Unfortunately, in many cases an employee is unable to recognize that the company has grown beyond their capabilities in a certain role.  Still others recognize it but are unwilling to embrace change.  They want to hold on to the role that they feel is rightfully theirs.

In both of these situations, it is important that you part ways, respectfully.

I have found over and over again that dragging this process out is painful and detrimental to both the individual and the employee.  It is most often a relief to both your organization and the employee if you take swift action.  When you do, remember, this was your go-to employee.  Take care of them.  Offer them a nice package and celebrate their success as they move on to their next challenge.


Leave a comment

Coaching for Personality Preferance

Not everyone is motivated by the same thing or in the same way. Personality preferences influence both the coach and the person being coached. For the coach, certain approaches and methods will come more naturally, depending on their personality. For example, if the coach is generally outgoing, he or she may be likely to expect the person being coached to be able to talk things through in the moment. Enough time may not be allotted for some who is introspective and needs to think about things. Conversely, if the coach has a preference for introversion, he or she may expect the person being coached to find great value in thinking through things ahead of time, rather than talking things out.

You can’t necessarily fulfill everyone’s wishes, but it’s crucial to understand what makes them tick.

I’m not saying either approach is wrong. It’s just a simple example of a complex topic.  A coach needs to be able to recognize his or her own personality preference as just that – a preference. And, the coach needs to approach each coaching situation with curiosity– to discover the style preferences of the person being coached – before determining the coaching methodology.  It means, do unto others as they would have you do unto them. It recognizes that you have to take yourself out of the situation and look at it as if you’re viewing other people playing your role. You have to be able to walk in someone else’s shoes and really empathize with them. But it’s also just as important to see yourself as others see you. If you can do that, it gives you a 360-degree view, and then you have more understanding. It doesn’t make a hard job easier, but it gives you a framework.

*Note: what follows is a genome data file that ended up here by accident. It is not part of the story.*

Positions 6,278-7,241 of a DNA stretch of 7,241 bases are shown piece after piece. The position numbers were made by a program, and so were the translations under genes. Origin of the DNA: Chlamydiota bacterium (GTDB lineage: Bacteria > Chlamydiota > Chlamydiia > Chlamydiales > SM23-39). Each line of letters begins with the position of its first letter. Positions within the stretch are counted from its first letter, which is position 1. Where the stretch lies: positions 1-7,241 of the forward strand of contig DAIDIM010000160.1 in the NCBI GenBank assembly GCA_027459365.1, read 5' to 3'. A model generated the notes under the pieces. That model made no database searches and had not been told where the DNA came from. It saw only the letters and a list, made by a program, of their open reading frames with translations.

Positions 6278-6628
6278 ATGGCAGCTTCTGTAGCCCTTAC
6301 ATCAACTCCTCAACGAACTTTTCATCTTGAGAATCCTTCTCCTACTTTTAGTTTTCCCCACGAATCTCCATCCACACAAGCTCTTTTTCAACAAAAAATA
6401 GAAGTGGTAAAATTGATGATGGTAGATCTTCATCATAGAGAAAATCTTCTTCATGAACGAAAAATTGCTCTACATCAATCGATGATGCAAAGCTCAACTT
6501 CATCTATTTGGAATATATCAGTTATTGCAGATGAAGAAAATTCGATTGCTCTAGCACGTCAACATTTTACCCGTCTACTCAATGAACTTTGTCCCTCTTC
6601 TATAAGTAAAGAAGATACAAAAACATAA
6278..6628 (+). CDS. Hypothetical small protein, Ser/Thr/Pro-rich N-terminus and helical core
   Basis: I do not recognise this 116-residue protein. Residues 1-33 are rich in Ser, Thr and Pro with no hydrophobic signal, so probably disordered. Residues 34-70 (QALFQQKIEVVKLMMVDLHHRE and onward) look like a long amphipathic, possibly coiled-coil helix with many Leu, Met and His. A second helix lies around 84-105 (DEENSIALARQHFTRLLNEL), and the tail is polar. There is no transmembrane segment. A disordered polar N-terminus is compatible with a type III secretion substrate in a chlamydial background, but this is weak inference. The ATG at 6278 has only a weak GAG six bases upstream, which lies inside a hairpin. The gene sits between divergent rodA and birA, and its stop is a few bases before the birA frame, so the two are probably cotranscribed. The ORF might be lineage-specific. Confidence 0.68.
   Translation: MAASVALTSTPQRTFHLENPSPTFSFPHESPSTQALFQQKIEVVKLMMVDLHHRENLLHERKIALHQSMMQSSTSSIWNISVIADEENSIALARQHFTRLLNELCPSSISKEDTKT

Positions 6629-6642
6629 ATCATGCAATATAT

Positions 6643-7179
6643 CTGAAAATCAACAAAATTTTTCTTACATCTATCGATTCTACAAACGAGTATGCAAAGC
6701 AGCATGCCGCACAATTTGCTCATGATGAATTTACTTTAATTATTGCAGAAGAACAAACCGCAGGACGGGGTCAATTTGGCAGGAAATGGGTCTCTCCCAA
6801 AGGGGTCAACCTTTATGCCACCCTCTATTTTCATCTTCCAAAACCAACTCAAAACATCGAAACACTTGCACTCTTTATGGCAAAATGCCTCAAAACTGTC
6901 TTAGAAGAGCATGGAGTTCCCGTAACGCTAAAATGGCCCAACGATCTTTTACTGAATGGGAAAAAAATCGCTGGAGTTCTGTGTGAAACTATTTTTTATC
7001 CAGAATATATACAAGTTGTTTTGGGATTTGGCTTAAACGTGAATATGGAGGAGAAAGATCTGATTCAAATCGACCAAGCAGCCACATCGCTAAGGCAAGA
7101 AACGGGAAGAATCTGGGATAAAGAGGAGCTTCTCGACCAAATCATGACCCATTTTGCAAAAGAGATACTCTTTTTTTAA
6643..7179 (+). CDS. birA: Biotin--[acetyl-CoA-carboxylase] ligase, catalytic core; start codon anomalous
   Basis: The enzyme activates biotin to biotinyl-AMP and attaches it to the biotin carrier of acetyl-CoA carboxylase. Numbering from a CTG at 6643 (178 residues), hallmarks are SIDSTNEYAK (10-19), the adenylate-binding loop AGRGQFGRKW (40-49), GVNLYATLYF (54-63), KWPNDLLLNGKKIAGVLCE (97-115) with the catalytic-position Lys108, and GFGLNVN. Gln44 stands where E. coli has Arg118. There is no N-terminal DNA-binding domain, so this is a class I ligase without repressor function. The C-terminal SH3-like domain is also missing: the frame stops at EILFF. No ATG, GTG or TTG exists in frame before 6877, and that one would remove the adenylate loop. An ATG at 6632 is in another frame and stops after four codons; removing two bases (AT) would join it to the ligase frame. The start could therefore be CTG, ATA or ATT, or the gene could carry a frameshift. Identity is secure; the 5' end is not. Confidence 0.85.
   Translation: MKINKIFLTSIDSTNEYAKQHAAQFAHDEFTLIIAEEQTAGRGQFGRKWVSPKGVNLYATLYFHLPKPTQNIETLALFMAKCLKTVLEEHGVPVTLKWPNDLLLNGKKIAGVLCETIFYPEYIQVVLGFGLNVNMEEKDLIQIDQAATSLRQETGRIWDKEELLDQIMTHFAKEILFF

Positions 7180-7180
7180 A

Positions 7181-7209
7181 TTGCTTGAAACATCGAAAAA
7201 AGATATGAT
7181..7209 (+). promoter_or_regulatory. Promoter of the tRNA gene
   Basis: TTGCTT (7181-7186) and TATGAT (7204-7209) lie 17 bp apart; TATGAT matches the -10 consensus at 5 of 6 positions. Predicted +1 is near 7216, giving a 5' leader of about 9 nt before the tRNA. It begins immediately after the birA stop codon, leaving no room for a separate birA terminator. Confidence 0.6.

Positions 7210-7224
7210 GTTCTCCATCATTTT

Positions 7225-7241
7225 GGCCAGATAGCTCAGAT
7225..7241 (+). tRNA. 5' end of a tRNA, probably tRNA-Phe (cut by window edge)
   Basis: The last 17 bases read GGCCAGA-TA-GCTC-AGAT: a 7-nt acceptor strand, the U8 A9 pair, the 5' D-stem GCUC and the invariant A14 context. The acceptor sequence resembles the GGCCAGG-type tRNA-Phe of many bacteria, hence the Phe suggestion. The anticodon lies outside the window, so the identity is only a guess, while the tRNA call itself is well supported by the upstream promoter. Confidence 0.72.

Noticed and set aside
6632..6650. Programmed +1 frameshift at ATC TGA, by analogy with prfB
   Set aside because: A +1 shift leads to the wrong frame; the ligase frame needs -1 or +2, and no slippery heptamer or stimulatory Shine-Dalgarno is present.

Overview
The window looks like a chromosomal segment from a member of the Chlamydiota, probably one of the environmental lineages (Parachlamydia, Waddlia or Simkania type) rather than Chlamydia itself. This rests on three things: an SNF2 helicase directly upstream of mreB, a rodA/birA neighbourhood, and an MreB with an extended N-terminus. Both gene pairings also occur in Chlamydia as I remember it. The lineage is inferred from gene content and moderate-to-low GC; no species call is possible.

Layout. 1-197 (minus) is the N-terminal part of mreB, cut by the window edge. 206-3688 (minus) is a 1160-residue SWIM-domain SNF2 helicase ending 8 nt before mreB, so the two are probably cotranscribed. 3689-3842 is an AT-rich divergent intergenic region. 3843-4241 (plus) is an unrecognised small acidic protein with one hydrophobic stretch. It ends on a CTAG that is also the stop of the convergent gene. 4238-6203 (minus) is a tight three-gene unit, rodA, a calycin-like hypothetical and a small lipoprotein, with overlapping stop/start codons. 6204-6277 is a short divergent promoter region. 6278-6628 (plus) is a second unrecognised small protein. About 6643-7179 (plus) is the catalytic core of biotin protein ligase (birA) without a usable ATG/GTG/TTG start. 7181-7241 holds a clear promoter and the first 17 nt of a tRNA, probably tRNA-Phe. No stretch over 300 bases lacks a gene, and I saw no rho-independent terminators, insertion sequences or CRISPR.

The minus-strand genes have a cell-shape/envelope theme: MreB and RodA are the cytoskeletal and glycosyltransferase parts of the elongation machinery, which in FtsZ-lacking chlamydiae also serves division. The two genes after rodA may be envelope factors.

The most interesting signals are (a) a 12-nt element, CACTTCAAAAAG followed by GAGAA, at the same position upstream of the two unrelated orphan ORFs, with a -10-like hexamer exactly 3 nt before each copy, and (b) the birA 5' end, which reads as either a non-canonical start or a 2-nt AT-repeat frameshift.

Leave a comment

Leadership Trait Often Overlooked

In succession planning the biggest question a committees asks is “who’s next?”  It’s a question that senior executives should consider with regularity. Amid the debate about who can succeed as a VP of sales or even who will become the next C-suite officer, one factor sometimes gets overlooked: Toughness!

I am not referring to what’s on the outside (gruff and ready), but rather what is inside the individual (character and resilience).

Toughness matters because you need a leader who has the wherewithal to stand up for what she/he believes in, as well as stand up to others to achieve team and organizational goals. More important, toughness matters when things are not going well, when the economy’s tanking, when the industry is struggling, or a brand-new competitor’s appeared on the horizon. Toughness also matters when heads are being counted and everyone is wondering if the next head to roll may be theirs. Tough times demand tough leadership. Some of the ways leaders demonstrate toughness: